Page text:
I thought I’d posted the following way back in January, but since I wasn’t expecting any comments, I never checked… I find some internet inattention means it never appeared….
Never mind! Life has barely changed. I was away in February, but the wind was, I am told, unremittently in the east. I returned this week to a promise of spring, but the weatherpeople assure us that it is back to winter next week.
Below, for what it’s worth, is my January post:
The wettest English summer on record gave way to an autumn with rain still failing. For weeks every lock on the Thames sported red boards — forbidding navigation to all but the foolhardy — and scuppered my plans for river cruising.
Some boats who ventured out despite the warnings sank. Others who stayed obediently at home were ripped from their moorings, swept into open weirs, and also sank. The canal was mostly safe, but the southernmost end of the South Oxford, where I moor, is fed by the River Cherwell, the smaller of the two rivers that flow through the city. The water here can also rise and fall quickly: leave your ropes too tight as the levels change, and your boat may list, fill with water, sink. The internet was full of sad tales and dire warnings.
Returning home from my autumn canal cruises, I tied Pangolin to her moorings in late October and stayed put. I missed the boaters’ Christmas dinner at my old mooring. Last year I brought her singlehanded through the four lift bridges, four locks and seven miles between me and the Rock of Gibraltar, and tied up in the pub garden for the Christmas fun, but the last part of that journey crosses the River Cherwell, and this year I didn’t dare risk the floods. I made a tentative plan to take the journey for New Year instead, but once again I googled the Environment Agency’s account of the swollen river, and cancelled my trip.
In the late afternoon of the 31st of December, in the last hours of 2012, it finally stopped raining. We partied on the towpath around a fire built in an old washing machine drum, and celebrated not being wet.
The legacy of 2012, continuing well into the New Year, is the mud, treacherously slippery along the towpath. Even the shortest walk brings it home, caked to my boots and splattered to my knees. Every visitor tramped in more, however much I policed indoor and outdoor shoes.
Finally, the wind changed direction, the mud froze, the temperature plummeted, and we were twice threatened with what the tabloid press likes to call the “Beast from the East”. An east wind doesn’t sound so bad until you look at a map and work out that if you go far enough east of here, you hit Siberia.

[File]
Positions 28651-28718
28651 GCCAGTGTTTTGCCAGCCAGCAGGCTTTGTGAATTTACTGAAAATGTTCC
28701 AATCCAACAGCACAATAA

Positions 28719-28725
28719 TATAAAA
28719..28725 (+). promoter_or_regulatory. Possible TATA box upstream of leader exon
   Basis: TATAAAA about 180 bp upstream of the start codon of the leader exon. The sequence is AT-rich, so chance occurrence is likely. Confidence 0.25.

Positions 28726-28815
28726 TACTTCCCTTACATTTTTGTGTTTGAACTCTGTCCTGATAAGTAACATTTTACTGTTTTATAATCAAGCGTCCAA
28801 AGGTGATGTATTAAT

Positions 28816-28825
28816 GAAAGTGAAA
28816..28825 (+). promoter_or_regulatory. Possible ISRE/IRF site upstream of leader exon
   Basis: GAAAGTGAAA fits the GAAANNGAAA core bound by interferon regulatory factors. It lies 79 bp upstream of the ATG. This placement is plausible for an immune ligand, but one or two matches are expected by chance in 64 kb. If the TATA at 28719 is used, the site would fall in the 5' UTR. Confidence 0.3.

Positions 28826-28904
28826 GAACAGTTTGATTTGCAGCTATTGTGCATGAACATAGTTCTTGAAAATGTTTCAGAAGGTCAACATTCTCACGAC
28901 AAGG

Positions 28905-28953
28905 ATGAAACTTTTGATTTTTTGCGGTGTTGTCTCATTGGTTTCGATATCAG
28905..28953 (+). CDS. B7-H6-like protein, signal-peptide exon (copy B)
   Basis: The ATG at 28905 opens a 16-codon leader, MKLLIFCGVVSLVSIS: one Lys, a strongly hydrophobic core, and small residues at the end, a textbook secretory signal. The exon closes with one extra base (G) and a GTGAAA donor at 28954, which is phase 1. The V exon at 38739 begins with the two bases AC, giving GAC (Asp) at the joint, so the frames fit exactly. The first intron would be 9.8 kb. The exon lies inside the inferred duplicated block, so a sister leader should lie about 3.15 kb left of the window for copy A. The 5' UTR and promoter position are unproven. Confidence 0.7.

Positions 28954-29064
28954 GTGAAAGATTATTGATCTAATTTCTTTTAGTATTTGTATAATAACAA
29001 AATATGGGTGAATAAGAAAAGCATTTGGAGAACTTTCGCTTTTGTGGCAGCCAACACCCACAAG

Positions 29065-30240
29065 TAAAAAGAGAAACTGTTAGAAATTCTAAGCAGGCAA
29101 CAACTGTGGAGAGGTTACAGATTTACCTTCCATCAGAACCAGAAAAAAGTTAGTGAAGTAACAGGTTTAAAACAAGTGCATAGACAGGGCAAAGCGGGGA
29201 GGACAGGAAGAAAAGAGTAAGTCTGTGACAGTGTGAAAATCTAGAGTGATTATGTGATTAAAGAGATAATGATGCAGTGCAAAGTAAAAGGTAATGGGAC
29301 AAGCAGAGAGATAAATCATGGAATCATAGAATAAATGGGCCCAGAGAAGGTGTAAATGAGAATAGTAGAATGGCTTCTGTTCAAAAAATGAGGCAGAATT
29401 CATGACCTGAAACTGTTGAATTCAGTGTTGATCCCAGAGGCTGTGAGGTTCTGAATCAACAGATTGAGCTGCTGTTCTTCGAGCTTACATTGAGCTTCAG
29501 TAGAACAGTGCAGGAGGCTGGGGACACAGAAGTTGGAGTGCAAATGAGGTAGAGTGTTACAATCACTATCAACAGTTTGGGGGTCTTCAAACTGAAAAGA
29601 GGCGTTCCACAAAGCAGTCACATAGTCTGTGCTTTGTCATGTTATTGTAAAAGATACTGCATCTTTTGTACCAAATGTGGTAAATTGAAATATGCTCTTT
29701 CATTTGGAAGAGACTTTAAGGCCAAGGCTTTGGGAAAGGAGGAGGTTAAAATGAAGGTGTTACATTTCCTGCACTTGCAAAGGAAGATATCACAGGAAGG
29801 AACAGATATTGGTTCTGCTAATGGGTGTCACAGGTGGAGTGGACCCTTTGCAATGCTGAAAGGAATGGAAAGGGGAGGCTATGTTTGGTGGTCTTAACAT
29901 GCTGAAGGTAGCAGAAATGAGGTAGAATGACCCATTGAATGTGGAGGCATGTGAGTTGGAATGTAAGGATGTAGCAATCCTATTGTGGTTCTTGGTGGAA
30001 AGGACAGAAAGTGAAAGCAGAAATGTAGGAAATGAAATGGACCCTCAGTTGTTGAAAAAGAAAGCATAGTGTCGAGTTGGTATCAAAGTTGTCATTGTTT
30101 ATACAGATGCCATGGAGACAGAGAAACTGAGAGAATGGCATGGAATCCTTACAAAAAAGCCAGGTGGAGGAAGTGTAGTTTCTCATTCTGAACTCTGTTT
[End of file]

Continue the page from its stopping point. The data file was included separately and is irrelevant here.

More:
The first Beast from the East brought only a few flurries, but the second dumped snow over much of the country. Then it snowed some more. We aren’t used to it, and it doesn’t take much for all transport to fail.
Snow or not, in winter, as no other season, the weather dominates life on the boat. The strict regimen of the fire demands order the way no other task has since my children were small. Like a baby it must be coddled every few hours, and put to bed at night well stoked, hoping it will last until morning (I won’t push the simile any farther).
Three times a week I heave of a 25kg bag of coal from the roof of my boat to the covered space on the bow. From there I shovel coal into the scuttle and stoke the fire. I save each empty coal bag to take away the cooled ashes. Only once all winter (so far!) have I accidentally let it go out.
There are worse punishments for getting your fire regimen wrong than waking up freezing cold. Whether through careless attention to the rigours of the coal stove, or unprotected candles, or some other cause, fire has destroyed two boats near me and cost one life.
At my new mooring, just around the corner on the cut that links the canal with the river Thames, a boat burned so fiercely that the bones on board could not be identified for weeks. At my old mooring, my old next door neighbour leapt naked in the early hours one Saturday morning, sans teeth and spectacles, to watch blurry-eyed as his boat blazed.
Compared to that, my troubles are small. The taps froze and I eked out the remains of water onboard most unhygienically. Stoking the fire, I counted the hours until the promised thaw.
It came sooner than predicted; I was sorry when the last promised snow fell instead as rain, but the little warmth it brought came, at first, as a relief. Towards dawn, when the wind swung back to the west, and blew in, one after another, a bank of Atlantic storms, I shed one of the two duvets I had been snuggling under.
Now, the canal is again filled with the brown run off from flooded rivers and the towpaths are thick and slippery with mud. If it weren’t so bloody cold getting out of bed in the morning, I’d fill up my water tank and vote for an east wind all winter long.